People in Foodservice

Yascha Martini

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Yascha Martini

Top accomplishment this year:
Hosting our first-ever Discipline-Free Banquet, which was designed to both recognize and reward offenders who avoided receiving any discipline over the course of a year, encouraging others to know that everyone matters and plays a part in the overall atmosphere of the institution.

What’s been your most rewarding moment?
Anytime I can help teach offenders basic foodservice skills and instill a sense of confidence and self-worth, it is extremely rewarding. I try my best to make sure that my offender workers understand that foodservice is not only a job, but a life skill that you will carry with you for the rest of your life.

What would you like to accomplish in your career in the short term?
Over the course of the next year, my goal is to roll out a new Fundamentals of Food Handling program for offender workers, which will allow them to get additional training and pay while working in foodservice. It also gives them the opportunity to get ServSafe certification for no charge, so they can take something positive away and improve their chances at becoming productive members of society.

What’s the biggest challenge you’ve had to overcome?
The turnover rate for offender workers in my kitchen. The offenders are constantly switching positions, getting new jobs, getting released or getting fired, so the training never ends. But whether I believe it or just tell myself it to help preserve sanity, I believe the bigger the challenge, the more rewarding it is when you succeed.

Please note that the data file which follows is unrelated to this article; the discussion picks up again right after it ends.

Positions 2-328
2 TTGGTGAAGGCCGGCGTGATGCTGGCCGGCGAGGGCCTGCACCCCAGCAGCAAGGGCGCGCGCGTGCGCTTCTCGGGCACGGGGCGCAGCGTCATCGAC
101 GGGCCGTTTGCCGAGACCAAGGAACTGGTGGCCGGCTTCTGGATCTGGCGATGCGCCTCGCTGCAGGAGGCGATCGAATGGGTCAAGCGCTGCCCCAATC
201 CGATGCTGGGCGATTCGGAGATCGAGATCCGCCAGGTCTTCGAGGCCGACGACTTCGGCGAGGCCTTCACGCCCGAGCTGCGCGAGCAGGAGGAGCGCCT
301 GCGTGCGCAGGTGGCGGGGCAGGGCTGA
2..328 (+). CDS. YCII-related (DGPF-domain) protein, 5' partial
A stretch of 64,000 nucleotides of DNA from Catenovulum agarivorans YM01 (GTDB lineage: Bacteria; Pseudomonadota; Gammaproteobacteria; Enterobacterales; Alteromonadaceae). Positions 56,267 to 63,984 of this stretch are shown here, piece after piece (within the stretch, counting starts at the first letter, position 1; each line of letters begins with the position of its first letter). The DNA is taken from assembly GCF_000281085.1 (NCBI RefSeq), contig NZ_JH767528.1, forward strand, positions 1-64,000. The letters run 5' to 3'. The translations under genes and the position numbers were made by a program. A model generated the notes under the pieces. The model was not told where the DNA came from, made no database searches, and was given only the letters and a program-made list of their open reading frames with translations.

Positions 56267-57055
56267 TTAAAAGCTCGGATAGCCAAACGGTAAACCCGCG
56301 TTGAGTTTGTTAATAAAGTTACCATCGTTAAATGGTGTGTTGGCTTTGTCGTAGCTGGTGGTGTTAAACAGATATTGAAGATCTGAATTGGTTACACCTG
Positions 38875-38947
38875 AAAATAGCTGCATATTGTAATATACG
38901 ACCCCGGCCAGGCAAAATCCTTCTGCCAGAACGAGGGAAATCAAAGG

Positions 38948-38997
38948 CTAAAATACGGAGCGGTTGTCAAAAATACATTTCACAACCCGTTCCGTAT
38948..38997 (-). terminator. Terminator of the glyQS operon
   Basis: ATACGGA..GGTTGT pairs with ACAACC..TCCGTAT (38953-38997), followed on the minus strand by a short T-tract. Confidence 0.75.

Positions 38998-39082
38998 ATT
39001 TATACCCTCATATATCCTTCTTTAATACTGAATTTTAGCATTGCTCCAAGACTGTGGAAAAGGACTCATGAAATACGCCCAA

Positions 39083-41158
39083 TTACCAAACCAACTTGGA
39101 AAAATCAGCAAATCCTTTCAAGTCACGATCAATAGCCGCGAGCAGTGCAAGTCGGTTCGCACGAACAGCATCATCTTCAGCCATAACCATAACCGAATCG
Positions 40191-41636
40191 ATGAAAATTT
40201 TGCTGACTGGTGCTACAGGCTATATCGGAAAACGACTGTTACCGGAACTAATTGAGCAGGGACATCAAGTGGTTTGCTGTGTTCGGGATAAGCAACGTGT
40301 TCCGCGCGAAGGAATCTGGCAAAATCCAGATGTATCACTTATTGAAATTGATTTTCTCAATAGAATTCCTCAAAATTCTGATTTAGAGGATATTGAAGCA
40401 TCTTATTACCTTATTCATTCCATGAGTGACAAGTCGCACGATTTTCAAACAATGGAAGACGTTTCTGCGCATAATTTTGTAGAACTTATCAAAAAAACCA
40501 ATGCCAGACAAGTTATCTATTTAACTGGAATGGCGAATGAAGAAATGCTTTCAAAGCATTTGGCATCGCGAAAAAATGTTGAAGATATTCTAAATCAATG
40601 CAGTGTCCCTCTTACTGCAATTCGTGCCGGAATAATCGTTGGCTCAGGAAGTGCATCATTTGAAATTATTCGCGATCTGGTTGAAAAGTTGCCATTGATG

Deck: 

Food Service Supervisor, Minnesota Department of Corrections
Shakopee Correctional Facility
Shakopee, Minn.
Age 34

Year: 
2017
Page Order: 
30
Type: 
Rank

Jacqueline Torres

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Jacqueline Torres

Top accomplishment this year:
Being recognized with my name displayed at Code 7 Cafe for baking pastries and making delicious desserts.

What’s the biggest challenge you’ve had to overcome?
Getting too comfortable in one place in baking and finding ways to challenge myself so that I can be great at everything versus being good at one thing.

What do you value most in a workplace?
I really love where I work because if I ever need anything—a repair, tools, ingredients—they’re on it. A happy baker means sweet treats for everyone.